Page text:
PW : Canada vs Venezuela
The expansion of the Canada's Keystone Pipeline to transport heavy oil crudes from the Athabasca Oil Sands in northeastern Alberta , Canada to refineries in Illinois and Oklahoma , and further to the U.S. Gulf Coast, will eliminate eventually the need for the U.S. to import Venezuelan crude oil.
The following text has been taken from experts testimony before U.S. House of Representatives, Committee on Foreign Affairs, Subcommittee on the Western Hemisphere, Hearing on Rising Oil Prices and Dependence on Hostile Regimes: The Urgent Case for Canadian Oil; on March 31, 2011.
We asked Turner Mason and Company, a highly respected petroleum and refining consulting firm out of Dallas, to give us their perspective on this issue as well. Turner Mason estimates that total Canadian crude production will increase by over 400,000 thousand barrels/day (or 17%) in the next five years and by almost 1.1 million barrels/day (or 42%) in the next 10 years. This increase alone represents almost 50% of our expected Venezuelan crude imports in five years and 100% in the next 10 years. In addition, Turner Mason's assessment of economically recoverable unconventional oil shows Canada exceeding the reserves of Saudi Arabia.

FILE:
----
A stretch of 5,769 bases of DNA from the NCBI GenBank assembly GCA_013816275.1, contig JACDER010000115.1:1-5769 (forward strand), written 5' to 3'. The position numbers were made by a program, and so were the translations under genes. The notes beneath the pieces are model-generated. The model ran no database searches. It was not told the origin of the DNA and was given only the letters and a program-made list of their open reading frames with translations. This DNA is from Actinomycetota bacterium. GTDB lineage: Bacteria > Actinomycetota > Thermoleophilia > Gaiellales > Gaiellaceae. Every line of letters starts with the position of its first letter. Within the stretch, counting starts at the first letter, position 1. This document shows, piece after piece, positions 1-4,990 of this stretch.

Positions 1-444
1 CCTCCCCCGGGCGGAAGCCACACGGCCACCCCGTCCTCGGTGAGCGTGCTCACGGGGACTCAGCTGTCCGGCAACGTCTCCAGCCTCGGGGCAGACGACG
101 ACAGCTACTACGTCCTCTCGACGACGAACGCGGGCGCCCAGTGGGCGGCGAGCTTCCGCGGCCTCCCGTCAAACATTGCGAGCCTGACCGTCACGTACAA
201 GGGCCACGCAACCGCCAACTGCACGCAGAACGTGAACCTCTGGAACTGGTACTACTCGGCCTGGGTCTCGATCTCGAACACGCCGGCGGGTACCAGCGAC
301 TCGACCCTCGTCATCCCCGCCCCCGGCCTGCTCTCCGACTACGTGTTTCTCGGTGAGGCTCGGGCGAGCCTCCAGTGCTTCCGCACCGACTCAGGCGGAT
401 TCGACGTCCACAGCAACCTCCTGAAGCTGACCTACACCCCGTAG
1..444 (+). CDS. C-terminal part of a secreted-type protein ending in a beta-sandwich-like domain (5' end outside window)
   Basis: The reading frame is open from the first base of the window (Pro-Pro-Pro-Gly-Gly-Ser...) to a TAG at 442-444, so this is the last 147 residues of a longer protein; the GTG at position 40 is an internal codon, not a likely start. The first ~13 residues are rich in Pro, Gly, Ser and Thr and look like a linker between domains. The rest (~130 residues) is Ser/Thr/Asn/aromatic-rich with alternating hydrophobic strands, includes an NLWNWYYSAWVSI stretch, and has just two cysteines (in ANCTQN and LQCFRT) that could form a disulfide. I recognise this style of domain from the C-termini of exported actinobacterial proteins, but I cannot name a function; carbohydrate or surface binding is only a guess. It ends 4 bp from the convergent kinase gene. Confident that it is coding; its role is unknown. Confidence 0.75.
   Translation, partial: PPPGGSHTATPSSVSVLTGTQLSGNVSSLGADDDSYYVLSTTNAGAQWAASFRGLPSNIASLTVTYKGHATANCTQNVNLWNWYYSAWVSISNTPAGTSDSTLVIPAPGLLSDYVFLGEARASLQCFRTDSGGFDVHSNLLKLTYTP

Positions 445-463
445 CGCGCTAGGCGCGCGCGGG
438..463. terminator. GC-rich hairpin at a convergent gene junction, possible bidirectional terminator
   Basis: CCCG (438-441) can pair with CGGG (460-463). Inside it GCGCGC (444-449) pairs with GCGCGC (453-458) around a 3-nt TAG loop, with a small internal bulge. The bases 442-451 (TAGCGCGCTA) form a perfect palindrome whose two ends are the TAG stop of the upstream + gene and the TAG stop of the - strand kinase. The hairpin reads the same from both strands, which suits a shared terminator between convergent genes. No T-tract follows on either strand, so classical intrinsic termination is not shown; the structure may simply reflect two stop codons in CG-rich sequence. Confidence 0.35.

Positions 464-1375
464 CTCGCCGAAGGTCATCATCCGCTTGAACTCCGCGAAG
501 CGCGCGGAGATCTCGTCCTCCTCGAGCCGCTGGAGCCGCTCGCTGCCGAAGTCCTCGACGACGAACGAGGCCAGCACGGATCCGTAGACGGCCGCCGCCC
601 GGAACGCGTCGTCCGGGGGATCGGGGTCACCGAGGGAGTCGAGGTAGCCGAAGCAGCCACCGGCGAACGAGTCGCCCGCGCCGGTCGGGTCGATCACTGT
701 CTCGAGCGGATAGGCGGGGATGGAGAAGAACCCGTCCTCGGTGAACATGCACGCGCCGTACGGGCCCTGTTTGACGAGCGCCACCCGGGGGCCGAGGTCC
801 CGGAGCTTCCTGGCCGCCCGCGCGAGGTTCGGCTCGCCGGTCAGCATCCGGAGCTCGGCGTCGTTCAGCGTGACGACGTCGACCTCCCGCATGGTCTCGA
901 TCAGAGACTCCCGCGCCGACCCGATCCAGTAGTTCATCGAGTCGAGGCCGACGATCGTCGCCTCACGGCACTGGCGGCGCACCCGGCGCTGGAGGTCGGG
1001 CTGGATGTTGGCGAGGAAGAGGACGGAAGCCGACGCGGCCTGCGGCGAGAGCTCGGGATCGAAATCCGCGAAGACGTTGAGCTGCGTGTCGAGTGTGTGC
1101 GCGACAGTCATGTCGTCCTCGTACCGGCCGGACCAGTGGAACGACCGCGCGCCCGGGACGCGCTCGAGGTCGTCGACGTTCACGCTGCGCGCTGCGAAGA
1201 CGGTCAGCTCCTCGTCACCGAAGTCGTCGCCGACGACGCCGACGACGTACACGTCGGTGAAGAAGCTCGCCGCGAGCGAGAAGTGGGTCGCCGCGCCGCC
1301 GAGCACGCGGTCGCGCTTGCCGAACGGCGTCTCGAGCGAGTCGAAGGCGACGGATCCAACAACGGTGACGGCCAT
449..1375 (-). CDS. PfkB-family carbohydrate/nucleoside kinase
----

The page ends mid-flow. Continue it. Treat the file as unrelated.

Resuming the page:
Venezuela would have to send its heavy oil to other less important markets with a big discount due to its less than optimum crude quality and Lt. Commander Chavez might like the idea on its imperialist band wagon, but the impact will be very big to Venezuela.
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Petroleumworld News 05/02/2011
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